Janesville property owners pay for tree removal
JANESVILLE Dennis Luebke knows he’ll eventually have to pay thousands of dollars to take down four ash trees on his terrace after they’re killed by the emerald ash borer.
In Beloit and in many other communities, Luebke would not have to pay to remove the trees. In those communities, the cities use property taxes to pay for terrace tree removal.
Among eight area communities contacted by The Gazette, only Janesville requires residents to bear the cost of terrace tree removal. Janesville also is the state’s largest community without a forestry program.
Janesville requires abutting property owners to maintain and pay to remove terrace trees even through the terrace is controlled by the city.
Tom Presny, Janesville city parks director, predicts that most ash trees in the city will be dead in three to five years.
A lawyer who specializes in tree ownership doesn’t believe Janesville legally can put the onus of removing terrace trees onto property owners, although others interviewed said the city has the necessary authority.
Luebke, 1605 Sherman Ave., said Janesville’s ordinance doesn’t seem quite fair.
The trees were there when Luebke moved into his home years ago. Several are at least 30 years old. He wondered jokingly why the former owner hadn’t thrown in an oak or a maple.
Luebke knows the city controls the trees, but he maintains them. He knows he can’t protest if the city plants new trees once Luebke removes the ash trees.
“The city has it both ways,” Luebke said.
At the very least, the city should share the cost of taking down the trees, he said.
Aaron Imbach, 914 Martin Road, didn’t even know he had an ash tree on his terrace until a reporter knocked on his door. He was shocked to hear he would be required under current ordinance to pay to take it down.
“It’s a little discouraging that I should have to pay for anything that I don’t own,” he said.
Others are more accepting.
“I planted that tree,” said Francis Eider, who lives across from the Rock County 4-H Fairgrounds in the home he built in 1948. He accepts responsibility for the tree.
“If it goes down, it goes down,” Eider said.
He doubts, though, that he would plant another tree at age 90, he said with a smile.
Janesville city staff do not yet have a recommendation on how the city should handle the devastation expected from the emerald ash borer.
Costs will start showing up in the 2013 budget.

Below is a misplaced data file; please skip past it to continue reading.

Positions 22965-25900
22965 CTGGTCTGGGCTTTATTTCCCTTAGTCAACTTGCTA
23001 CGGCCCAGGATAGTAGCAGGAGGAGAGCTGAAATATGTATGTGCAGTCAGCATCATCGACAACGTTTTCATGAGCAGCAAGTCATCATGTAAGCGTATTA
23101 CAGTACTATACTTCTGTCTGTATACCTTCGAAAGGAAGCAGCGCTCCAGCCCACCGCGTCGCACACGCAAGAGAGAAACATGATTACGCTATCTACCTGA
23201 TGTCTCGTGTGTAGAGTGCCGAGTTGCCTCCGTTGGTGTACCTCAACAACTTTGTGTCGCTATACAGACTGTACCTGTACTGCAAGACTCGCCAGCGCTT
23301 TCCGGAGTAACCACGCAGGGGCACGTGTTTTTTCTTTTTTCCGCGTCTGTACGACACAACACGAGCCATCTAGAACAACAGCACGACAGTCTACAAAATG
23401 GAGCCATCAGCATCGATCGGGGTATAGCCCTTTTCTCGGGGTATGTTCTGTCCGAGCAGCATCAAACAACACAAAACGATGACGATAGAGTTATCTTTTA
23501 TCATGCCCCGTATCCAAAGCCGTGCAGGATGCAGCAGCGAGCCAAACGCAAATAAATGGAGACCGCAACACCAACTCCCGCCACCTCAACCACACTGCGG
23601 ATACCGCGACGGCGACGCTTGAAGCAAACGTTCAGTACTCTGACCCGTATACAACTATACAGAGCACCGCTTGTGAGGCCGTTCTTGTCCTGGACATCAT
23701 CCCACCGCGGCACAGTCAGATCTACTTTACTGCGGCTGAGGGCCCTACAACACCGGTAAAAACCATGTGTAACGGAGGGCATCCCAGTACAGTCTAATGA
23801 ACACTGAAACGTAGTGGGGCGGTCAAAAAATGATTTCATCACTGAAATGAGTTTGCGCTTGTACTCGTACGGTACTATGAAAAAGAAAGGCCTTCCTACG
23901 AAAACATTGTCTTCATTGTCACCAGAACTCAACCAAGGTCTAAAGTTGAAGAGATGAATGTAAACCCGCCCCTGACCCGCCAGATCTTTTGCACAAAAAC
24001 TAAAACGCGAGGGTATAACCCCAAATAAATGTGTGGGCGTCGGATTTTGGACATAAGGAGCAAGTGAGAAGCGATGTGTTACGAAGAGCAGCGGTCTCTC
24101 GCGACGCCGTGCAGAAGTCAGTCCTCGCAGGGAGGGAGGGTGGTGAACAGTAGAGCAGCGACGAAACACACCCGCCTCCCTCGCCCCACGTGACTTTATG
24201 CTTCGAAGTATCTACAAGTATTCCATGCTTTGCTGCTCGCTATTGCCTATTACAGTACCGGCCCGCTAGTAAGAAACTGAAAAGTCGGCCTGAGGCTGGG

The city estimates 3,100 ash trees are on Janesville terraces. Another 30,000 trees are equally divided among city parkland and private property.
In the 1960s, the city removed terrace trees stricken with Dutch elm disease. Sometime in the 1970s, the city council passed an ordinance making property owners responsible for terrace trees, Presny said.
An Ohio lawyer who specializes in tree and neighbor law said he doesn’t believe the city can require property owners to pay for terrace tree removal. Victor Merullo of Columbus, Ohio, speaks at gatherings of tree professionals.
Others, however, say assessing residents for terrace tree removal falls within a city’s authority.
Merullo said ownership usually determines liability and responsibility.
“The homeowner has no ownership in the trees,” Merullo said. “If they have no ownership interest in the tree, nor have control—I don’t think they (the city) have any ability to assess the homeowners to remove the tree, especially if it’s been attacked by the borer.”
Dan Thompson, executive director of the League of Wisconsin Municipalities, said the responsibility for terrace trees is a variation of the sidewalk discussion. Cities determine whether trees are paid for through the general tax levy or special assessment, and cities differ, he said.
Each system has advantages and disadvantages, Thompson said. He predicted it would be difficult for some cities to find money in their budgets to deal with the emerald ash borer, especially in light of state caps on city levies.
Cities typically own the trees, just like the city owns the curb and gutter, Thompson said. Normally, a tree is considered part of the infrastructure, and a property owner isn’t allowed to cut down a terrace tree, he said.
In Janesville, property owners are allowed to cut down terrace trees, City Manager Eric Levitt said.
Thompson said he believes a city has the power to require property owners to maintain terrace trees.
“If somebody has a newer legal theory they want to test out in court, fine,” Thompson said.
But a court fight wouldn’t change the “hard reality” that the ash trees will have to be removed. Removing trees will cost somebody thousands of dollars, he said.
Janesville city staff are formulating a recommendation to take to the city council this fall, Levitt said.
The recommendation likely will address who should pay to take the trees down and who should pay to plant new trees, he said, noting both will be a major cost.
Among area communities, Janesville appears unusual in requiring residents to pay to remove terrace trees.
In Beloit, nobody touches trees on the terraces except city workers. If residents want trees trimmed, they call the city, and a city forestry crew does the job.
Although the city of Beloit pays for trees, it still requires property owners to maintain their sidewalks.
“I’m not sure there are any best ways or right ways,” said Larry Arft, Beloit city manager.
Elkhorn, Whitewater, Lake Geneva, Evansville, Delavan and Edgerton all accept responsibility for removing terrace trees. In Evansville, the city installed a wood burner in its public works garage to reduce its energy costs by burning wood from trees it cuts down.
“We recognize it’s our property,” City Administrator Sam Tapson said. “Most likely, we planted them. We maintain them.
“We do rely on property owners to trim them on occasion.”